Connecticut was helpful in providing NCTQ with facts that enhanced this analysis. The state also noted that Connecticut state department of education (CSDE) successfully developed and launched TEACH Connecticut, a digital recruitment platform, aimed at attracting educators to the teaching profession. The platform has expanded to include a "Talk to a Teacher" option for aspiring educators to get first-hand information on a variety of pathways into the profession and certification options. Additionally, new resources are available for aspiring educators to include preparation program application checklists, one to one coaching, best practice guides, and an opportunity to win a $1000 scholarship. According to the state, currently, 16 educator preparation programs and 68 school districts are committed partners in the program.
Evidence is strong that countries whose students consistently outperform U.S. students set a much higher bar for entry to teacher preparation programs than what is typically found in the United States. Far from the top third or even top tenth to which more selective countries limit candidates, most states do not even aim for the top 50 percent. Previous analysis has shown that many states do not require that preparation programs evaluate candidates' academic proficiency as a condition of admission to teacher preparation at all; most others set a low bar by requiring basic skills tests that generally assess middle school-level skills or by requiring a minimum GPA, but too few demand at least a 3.0.
In addition to the low skill level tested by current basic skills tests (e.g., the Praxis Core), another concern is that they are normed only to the prospective teacher population, which does not allow for comparability between prospective teachers and the entire college-bound population. Tests normed to the general college-bound population would shine a clearer light on the academic proficiency of those admitted to teacher preparation programs and allow programs to be truly selective.
While a positive start, CAEP standards are no substitute for states' own policies. CAEP's standards require that the group average performance on nationally normed ability assessments such as ACT, SAT, or GRE be in the top 50th percentile. However, CAEP allows programs the unnecessary freedom to determine whether the minimum criteria will be measured prior to admissions or at some point during the program. Clear state admission policies would send an unequivocal message to programs about the state's expectations for high admissions standards.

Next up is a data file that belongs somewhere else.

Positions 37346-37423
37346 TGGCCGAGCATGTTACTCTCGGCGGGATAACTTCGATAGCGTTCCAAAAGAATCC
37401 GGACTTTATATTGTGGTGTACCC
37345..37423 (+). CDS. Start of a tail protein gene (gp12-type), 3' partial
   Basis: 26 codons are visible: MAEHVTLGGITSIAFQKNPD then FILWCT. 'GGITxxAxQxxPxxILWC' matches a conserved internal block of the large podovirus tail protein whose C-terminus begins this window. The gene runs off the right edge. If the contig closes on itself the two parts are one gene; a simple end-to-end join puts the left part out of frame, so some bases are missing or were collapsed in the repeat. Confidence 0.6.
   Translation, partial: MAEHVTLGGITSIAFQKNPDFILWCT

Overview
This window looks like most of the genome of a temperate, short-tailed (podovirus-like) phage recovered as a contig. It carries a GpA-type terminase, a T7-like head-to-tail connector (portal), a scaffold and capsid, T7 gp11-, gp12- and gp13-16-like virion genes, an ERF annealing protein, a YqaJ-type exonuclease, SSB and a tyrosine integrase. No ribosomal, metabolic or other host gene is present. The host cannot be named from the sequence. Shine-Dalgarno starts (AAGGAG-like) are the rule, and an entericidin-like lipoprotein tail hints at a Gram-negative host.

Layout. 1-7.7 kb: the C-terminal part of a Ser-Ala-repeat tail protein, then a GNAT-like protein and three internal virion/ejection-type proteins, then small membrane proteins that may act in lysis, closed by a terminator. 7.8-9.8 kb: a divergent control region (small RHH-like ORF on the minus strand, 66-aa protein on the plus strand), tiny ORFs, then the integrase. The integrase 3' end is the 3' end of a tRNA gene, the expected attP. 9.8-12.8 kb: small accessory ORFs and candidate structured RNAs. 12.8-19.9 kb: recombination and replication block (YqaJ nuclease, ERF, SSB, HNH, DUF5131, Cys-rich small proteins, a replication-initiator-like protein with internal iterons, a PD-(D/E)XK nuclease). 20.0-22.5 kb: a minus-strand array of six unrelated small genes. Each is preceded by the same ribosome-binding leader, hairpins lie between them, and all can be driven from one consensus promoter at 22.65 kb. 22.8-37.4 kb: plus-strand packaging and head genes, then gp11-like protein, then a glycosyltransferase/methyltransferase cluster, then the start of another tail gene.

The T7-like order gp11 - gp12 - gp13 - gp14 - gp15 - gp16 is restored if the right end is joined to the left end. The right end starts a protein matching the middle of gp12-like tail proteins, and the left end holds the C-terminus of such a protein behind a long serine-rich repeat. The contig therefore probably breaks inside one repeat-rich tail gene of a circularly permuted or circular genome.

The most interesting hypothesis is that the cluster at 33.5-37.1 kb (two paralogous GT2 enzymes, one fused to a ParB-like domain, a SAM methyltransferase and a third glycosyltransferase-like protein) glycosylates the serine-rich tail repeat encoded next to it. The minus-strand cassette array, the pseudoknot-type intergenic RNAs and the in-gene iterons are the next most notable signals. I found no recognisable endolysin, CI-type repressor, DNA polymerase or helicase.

Research is clear about the positive effects of teachers with stronger academic backgrounds on student achievement. Higher teacher selectivity, as measured by factors such as SAT/ACT scores, GPA prior to program admission, and an institute of higher education's (IHE) general competitiveness or selectivity, has a significant, positive correlation with student achievement. Some studies support higher academic admissions standards for entry into TPPs, including studies showing a relationship between student achievement and teachers' verbal ability or selectivity of the teachers' college. Although research supports applying greater selectivity when admitting teacher candidates, some recent work has found no correlation between teachers' scores on tests normed to the general college-bound population (e.g., SAT, ACT) or IHE selectivity and student achievement.
States should support increased diversity in the teacher pipeline, in addition to maintaining high admissions standards for teacher preparation programs. Recent data show that 49 percent of students in the US were students of color, while only 17 percent of teachers were teachers of color. Twenty-eight states had gaps between the percentage of students and educators of color that were greater than 25 percentage points. A growing body of research suggests that students of color—students who often face the largest achievement gaps—benefit from having same-race teachers. Exposure to same-race teachers positively benefits student achievement, teachers' expectations and perceptions of students, teachers' assessments and perceptions of student behavior, students' rates of suspension and expulsion, students' assignment to Gifted and Talented programs, and students' perceptions of teachers. Some research suggests that teachers of the same race as their students are more likely to reduce high-school dropout rates as well as increase student attendance and college attendance intent, and improve discipline. Moreover, white students report that they favor teachers of color.